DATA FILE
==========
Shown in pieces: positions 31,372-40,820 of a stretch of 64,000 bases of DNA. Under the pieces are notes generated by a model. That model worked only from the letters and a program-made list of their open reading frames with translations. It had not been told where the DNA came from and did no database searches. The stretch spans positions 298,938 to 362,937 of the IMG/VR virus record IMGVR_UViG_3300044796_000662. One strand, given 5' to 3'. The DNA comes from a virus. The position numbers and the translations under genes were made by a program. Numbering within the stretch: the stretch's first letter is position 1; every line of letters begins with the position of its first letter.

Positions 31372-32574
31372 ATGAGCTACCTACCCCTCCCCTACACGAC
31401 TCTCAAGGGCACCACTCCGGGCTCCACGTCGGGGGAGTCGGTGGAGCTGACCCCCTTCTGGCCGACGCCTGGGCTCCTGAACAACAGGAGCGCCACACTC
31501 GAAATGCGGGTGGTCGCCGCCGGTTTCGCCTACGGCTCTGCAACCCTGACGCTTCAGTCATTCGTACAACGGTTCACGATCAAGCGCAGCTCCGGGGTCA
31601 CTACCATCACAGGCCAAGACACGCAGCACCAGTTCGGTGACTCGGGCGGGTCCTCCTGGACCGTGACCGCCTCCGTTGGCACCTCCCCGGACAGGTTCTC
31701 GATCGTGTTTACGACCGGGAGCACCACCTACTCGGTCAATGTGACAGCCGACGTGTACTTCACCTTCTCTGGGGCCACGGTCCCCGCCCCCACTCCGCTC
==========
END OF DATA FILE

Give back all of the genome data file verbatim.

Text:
Shown in pieces: positions 31,372-40,820 of a stretch of 64,000 bases of DNA. Under the pieces are notes generated by a model. That model worked only from the letters and a program-made list of their open reading frames with translations. It had not been told where the DNA came from and did no database searches. The stretch spans positions 298,938 to 362,937 of the IMG/VR virus record IMGVR_UViG_3300044796_000662. One strand, given 5' to 3'. The DNA comes from a virus. The position numbers and the translations under genes were made by a program. Numbering within the stretch: the stretch's first letter is position 1; every line of letters begins with the position of its first letter.

Positions 31372-32574
31372 ATGAGCTACCTACCCCTCCCCTACACGAC
31401 TCTCAAGGGCACCACTCCGGGCTCCACGTCGGGGGAGTCGGTGGAGCTGACCCCCTTCTGGCCGACGCCTGGGCTCCTGAACAACAGGAGCGCCACACTC
31501 GAAATGCGGGTGGTCGCCGCCGGTTTCGCCTACGGCTCTGCAACCCTGACGCTTCAGTCATTCGTACAACGGTTCACGATCAAGCGCAGCTCCGGGGTCA
31601 CTACCATCACAGGCCAAGACACGCAGCACCAGTTCGGTGACTCGGGCGGGTCCTCCTGGACCGTGACCGCCTCCGTTGGCACCTCCCCGGACAGGTTCTC
31701 GATCGTGTTTACGACCGGGAGCACCACCTACTCGGTCAATGTGACAGCCGACGTGTACTTCACCTTCTCTGGGGCCACGGTCCCCGCCCCCACTCCGCTC